Our Dutch ancestors really were quite ruthless in their quest for new lands and wealth beyond the horizon. Their conquests to the east and south and west still echo to this day in the bonds between the Netherlands and its former colonies. My father, born in 1919, grew up in Indonesia and eventually returned to Holland from the east in 1957 with the last remaining colonists. I myself grew up in South Africa and was the envy of my English-speaking classmates because I never had to study for a test in Afrikaans, which bears a close resemblance to Dutch, the language my parents used when scolding us.
When it comes to the former Dutch colonies in the west, however, I am more ignorant. Here’s what I know: I have friends whose parents came from Suriname, the former Dutch colony in South America which gained independence in 1975. Family and friends have worked in the capital Paramaribo, and my wife is usually quite thrilled when PBM pops up on her flight schedule. She also enjoys flying to the island of Curacao, which I know is located in the Caribbean somewhere between the Netherlands and Suriname.
Curacao is actually a country within the Kingdom of the Netherlands, much like England, Scotland, Wales and Northern Ireland are countries within the United Kingdom. This island is – or was, politics being what they are – one of the Netherlands Antilles, which I always imagined to be a tightly grouped atoll of larger and smaller islands. I blame pirate movies for this misapprehension and I apologise to Antilleans for haphazardly shifting their islands across my mind’s map like a deranged rear admiral.
Their layout is, on inspection, as simple as ABC and SSS. You have the larger islands of Aruba, Bonaire and Curacao (ABC!) grouped together off the coast of Venezuela, and then you have the smaller islands of St Maarten/Martin, St Eustatius and Saba (SSS!) grouped together nearer to Puerto Rico on the northern end of the string of islands that span the Caribbean.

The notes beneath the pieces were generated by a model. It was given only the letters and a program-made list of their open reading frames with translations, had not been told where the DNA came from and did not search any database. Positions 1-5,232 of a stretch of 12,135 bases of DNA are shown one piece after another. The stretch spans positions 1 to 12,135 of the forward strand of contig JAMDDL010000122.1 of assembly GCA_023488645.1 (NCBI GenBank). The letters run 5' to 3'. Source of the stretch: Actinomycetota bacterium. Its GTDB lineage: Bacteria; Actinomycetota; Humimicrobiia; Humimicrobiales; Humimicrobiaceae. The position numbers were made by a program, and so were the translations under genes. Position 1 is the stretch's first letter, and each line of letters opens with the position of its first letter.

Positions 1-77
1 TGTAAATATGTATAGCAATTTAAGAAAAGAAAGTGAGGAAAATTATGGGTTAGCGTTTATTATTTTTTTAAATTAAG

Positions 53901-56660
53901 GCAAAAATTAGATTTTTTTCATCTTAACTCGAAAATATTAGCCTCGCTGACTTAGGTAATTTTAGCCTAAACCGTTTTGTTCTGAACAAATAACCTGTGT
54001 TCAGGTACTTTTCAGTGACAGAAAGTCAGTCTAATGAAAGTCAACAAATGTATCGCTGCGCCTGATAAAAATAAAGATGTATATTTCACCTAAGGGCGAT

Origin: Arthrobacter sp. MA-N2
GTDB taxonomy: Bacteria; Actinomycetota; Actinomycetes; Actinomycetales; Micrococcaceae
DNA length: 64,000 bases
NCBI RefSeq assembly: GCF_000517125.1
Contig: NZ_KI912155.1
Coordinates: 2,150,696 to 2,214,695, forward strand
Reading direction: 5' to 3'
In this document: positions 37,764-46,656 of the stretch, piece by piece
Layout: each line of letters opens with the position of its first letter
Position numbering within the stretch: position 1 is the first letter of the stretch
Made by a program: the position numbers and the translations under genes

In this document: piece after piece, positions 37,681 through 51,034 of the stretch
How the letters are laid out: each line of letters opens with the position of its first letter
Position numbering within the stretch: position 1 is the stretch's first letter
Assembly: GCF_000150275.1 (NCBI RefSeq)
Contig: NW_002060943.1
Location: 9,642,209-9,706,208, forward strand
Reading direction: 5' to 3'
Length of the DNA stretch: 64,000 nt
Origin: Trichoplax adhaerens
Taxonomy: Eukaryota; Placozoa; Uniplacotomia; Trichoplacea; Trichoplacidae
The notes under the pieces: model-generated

But perhaps my scheme is a little too simple. I know I would not like to be referred to as a Beneluxan and I suspect Antilleans feel much the same. So I have decided to focus on just one island – Curacao – and discover what makes it special and what sets it apart from the other islands. I have chosen Curacao for the simple reason that my friend Aliefka was born on the island and later returned to work there after trotting the globe. Perhaps she could help answer some of my questions.
“The more you know, the less you understand – that pretty much sums up Curacao for me,” she begins, making my heart sink swiftly into the azure waters of the Caribbean. “The island has a highly complex cultural identity, with at least forty different cultures living side by side. The island’s original inhabitants, the Arawak people, fled to Aruba and Venezuela when the first Dutch settlers arrived on Curacao.”
“500 years on, the island is still struggling with its identity,” Aliefka continues. “Afro-Curacaoans have strong ties to the island because their ancestors were among the earliest inhabitants. But the Jewish community has also been around since 1651. Their synagogue is the oldest in the Americas. And then there are the Dutch and the Hindu Indians and the Chinese, the Colombians, the Venezuelans and every kind of mixture you can imagine!”
But is there some common denominator, a communal passion or pride? “Definitely,” says Aliefka. “Everyone is proud of the fact that Curacao has been a safe haven for so long. And everyone loves carnival. And let’s not forget the annual Tumba festival, which originated centuries ago when slaves weren’t allowed to play musical instruments and sang their troubles and angers away, accompanied by spades and rakes and anything else that made music.”
That said, I think I’ll try to score a cheap seat next time my wife flies to Curacao. I need to check Aliefka’s facts and whether my wife is right about the great cuisine and climate and cocktails.